Principle I

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Provide Multiple Means of Representation

Students differ in the ways that they perceive and comprehend information that is presented to them. For example, those with sensory disabilities (e.g., blindness or deafness); learning disabilities (e.g., dyslexia); language or cultural differences, and so forth may all require different ways of approaching content. Others may simply grasp information better through visual or auditory means rather than printed text. In reality, there is no one means of representation that will be optimal for all students; providing options in representation is essential.

Guideline 1: Provide options for perception

Guideline 2: Provide options for language and symbols

Guideline 3: Provide options for comprehension

3 Responses to Principle I

  1. Kristy Whitaker says:

    While my work centers around children birth to three years of age, I also must instruct the family on how to work with their child and engage them in activities that enhance their child’s development. I find it beneficial to keep in mind the learning styles of the parents and how to best present the material in order for them to understand and carry out the intervention strategies. The information presented on multiple means of representation helps me to use a variety of methods of presenting information to families.

  2. Sarah Hargadine says:

    One connection that I quickly made to UDL was that it seems to be easily compatible with the SIOP model of teaching. Just as SIOP would encourage a wide variety of strategies to help ELL learners comprehend, visualize, and access the learning, UDL seems to emphasize a variety of modalities that are learner-centered to help all children participate and learn. The use of many options for perception, language, and comprehension is very similar to SIOP’s 8 components of instruction.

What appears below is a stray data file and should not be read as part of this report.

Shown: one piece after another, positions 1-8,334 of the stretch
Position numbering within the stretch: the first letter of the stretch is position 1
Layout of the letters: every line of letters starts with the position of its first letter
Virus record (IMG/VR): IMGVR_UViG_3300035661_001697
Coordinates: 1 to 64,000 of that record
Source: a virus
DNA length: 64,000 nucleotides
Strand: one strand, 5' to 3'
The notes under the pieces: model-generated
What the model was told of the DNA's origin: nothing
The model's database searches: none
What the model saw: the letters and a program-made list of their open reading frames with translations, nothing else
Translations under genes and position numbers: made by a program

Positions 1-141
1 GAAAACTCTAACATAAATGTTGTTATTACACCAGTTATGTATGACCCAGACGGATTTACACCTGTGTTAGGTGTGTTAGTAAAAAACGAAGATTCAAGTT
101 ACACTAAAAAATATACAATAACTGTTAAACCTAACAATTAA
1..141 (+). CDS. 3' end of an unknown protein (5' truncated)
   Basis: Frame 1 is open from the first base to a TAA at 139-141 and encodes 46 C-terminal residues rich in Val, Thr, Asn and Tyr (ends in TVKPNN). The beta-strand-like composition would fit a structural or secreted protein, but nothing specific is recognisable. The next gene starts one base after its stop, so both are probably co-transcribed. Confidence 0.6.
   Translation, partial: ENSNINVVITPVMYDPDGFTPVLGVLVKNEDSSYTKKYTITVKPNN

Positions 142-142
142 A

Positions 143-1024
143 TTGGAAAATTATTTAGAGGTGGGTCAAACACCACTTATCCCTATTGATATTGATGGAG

3. Mindy Diaz says:

    Again, the classrooms themselves place restrictions on the ability to provide multiple means of representations. I NEVER “lecture” for longer than 7 minutes. I believe in guided discovery and mastery through students teaching. However, I often have groups of students sitting on floors, tablet desks being turned every direction or moving to a less restrictive environment. Classrooms are designed for presentations not participation.

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